MANCHESTER, England — “Representatives from the RMT and ASLEF rail worker unions came and showed their solidarity with the nurses. They handed around a sheet with 130 messages of support from workers from Piccadilly Station,” reported the Manchester Evening News Jan. 18 in its coverage of strike action taken that day by nurses here and around the country.
Clayton Clive, a train conductor and Rail, Maritime and Transport Workers union branch secretary, along with Gary Boyle, representing the Associated Society of Locomotive Engineers and Firemen, handed over the card of messages mostly signed on picket lines during earlier rail workers strike days. Joining the nurses’ picket line “was fantastic and inspiring,” Clive said when he reported back to co-workers.
The rail workers had joined some 60 nurses at a noisy picket line outside Christie hospital to back their fight for a pay raise to match inflation, plus 5%, as well as to protest worsening conditions in the National Health Service.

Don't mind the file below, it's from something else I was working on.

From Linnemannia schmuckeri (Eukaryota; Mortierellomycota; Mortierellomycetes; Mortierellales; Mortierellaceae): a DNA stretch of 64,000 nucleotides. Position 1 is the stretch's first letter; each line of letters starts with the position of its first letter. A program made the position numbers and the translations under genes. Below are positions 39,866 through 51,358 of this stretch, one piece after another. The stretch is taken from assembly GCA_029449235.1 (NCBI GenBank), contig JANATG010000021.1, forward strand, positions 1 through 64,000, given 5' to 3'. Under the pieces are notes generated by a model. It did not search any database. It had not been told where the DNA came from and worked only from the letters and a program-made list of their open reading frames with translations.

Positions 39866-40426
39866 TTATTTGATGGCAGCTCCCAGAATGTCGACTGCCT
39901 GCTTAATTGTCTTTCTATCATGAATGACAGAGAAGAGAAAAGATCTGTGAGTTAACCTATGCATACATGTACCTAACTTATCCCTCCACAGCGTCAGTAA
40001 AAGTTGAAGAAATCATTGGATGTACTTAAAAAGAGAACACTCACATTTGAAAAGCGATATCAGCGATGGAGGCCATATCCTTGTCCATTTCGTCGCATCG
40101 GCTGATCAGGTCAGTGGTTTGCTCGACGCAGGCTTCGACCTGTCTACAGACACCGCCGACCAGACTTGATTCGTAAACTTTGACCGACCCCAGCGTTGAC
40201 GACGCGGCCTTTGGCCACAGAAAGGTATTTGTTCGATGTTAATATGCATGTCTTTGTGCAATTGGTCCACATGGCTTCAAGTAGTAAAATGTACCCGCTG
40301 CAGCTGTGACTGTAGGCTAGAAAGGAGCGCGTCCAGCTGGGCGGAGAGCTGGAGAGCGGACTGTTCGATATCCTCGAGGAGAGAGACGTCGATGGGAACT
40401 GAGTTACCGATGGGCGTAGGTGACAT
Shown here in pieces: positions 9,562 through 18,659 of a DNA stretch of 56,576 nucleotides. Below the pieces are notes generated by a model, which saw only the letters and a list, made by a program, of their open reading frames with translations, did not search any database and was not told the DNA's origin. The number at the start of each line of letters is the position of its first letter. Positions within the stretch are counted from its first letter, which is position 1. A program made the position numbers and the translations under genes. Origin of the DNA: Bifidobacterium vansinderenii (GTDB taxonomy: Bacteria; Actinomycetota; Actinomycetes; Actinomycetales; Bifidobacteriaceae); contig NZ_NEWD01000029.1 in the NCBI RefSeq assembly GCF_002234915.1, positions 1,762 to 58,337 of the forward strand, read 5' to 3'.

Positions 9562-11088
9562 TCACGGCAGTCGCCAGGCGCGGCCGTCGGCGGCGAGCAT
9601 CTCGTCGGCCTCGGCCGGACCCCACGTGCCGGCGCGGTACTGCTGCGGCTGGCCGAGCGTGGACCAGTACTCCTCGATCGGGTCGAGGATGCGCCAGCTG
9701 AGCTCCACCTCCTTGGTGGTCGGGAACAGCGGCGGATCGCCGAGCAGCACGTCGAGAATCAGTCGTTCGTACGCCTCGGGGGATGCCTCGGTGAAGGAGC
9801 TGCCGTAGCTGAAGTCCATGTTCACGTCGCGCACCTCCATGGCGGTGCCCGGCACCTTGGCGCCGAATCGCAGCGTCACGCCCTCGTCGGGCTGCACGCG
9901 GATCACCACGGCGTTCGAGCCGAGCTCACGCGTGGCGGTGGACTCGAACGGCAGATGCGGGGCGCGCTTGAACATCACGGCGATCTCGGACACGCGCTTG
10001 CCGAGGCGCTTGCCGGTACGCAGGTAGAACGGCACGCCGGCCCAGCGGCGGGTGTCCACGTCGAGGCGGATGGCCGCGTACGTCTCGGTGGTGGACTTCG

“National Hell Service,” read a placard held by Fiona Brennan as she and other nurses welcomed this Militant worker-correspondent and fellow rail workers. “You all started this off,” they told us. Since rail workers began a series of strikes months ago more trade unionists have found ways to fight. Ambulance drivers in England and Wales, teachers in Scotland, London bus drivers and nurses nationwide are the latest to walk out.
The nurses told us they rejected demands by Health Secretary Steven Barclay that they accept workplace “efficiencies” before the government would consider a pay raise.